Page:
I loved the teacher, Mr. P, but found the material dry and stressful. It was just over my skill level at the time, and I struggled to keep up with others in the class.

I especially hated the frequent experiments we had to do. Boil a test tube, measure some powders, or whatever nonsense it was. I never understood exactly what we were doing, or why, or how to do it. It was pretty consistently the stupidest and most ashamed I remember feeling in my life.

At one point I had to do a group project: research and present on a source of renewable energy. An assigned topic, with assigned collaborators. They were two kids I didn’t really like, and they didn’t really like me, either.

I didn’t feel comfortable around them. One of them was mean, and I think looking back on it that he probably had significant issues at home. The other was a little friendlier, but wasn’t particularly warm or interested in me. They were, however, interested in me doing the work for this group project.

I was stressed out and anxious: I wanted to do well in the class, but I was afraid of failing. I wanted the teacher to like me. The other kids didn’t seem to really care as much as I did. One flat out didn’t care at all – he did barely any work, save for the required speaking during the presentation. The other did a bit of research to help me, but at the end of the day, I’m pretty sure I did 90% of the work on that project, at least as I remember it.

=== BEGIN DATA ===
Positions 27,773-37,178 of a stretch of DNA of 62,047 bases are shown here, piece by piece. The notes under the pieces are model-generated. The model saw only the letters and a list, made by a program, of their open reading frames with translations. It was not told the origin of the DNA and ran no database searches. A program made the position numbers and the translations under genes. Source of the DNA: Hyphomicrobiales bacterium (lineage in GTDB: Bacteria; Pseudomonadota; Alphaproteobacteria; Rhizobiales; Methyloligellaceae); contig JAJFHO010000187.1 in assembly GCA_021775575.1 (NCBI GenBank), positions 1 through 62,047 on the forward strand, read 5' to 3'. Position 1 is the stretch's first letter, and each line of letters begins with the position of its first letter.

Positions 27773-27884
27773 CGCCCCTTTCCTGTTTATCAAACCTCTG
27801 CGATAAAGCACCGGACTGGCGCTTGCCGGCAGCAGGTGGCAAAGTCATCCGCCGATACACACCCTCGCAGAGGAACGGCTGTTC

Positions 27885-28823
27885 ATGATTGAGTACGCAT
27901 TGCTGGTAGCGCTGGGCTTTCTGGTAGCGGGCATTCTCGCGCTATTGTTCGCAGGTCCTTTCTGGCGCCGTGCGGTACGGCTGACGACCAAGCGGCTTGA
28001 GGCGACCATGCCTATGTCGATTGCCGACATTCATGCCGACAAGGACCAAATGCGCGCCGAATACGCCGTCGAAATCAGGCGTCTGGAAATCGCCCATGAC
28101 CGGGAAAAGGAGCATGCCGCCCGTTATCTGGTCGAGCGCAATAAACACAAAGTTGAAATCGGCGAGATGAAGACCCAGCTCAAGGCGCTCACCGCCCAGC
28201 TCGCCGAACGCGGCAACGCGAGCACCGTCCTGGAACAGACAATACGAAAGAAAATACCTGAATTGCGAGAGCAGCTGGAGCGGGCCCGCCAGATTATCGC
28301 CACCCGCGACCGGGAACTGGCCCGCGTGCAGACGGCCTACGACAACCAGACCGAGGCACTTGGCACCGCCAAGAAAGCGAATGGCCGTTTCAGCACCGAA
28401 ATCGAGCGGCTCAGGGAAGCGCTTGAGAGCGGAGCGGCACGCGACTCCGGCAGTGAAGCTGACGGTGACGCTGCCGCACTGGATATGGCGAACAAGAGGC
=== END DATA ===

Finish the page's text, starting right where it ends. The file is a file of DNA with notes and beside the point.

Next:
The presentation went fine. I was nervous, I dreaded it, but I’d done the work and helped my two classmates to fumble through appearing like they knew what they were talking about with wind energy. But I walked away hating group projects, resenting the students and the class.

For a long time, that was my feeling about collaborations with others: avoid them at all costs. I believed that others would take advantage of me, that I wouldn’t enjoy it, and that nothing good can come of collaborating. That was what I internalized from that experience.

It’s a surprise to look back on my experience in recent years, and notice that this has gradually shifted – and in the exact opposite direction.

I’ve found myself making music videos, blog posts, books, software products, online courses, and more with friends and allies. I’ve done many collaborations, with many different kinds of collaborators, and – shockingly – enjoyed myself. I enjoyed the process, and I’ve been proud of what we’ve created.

What changed?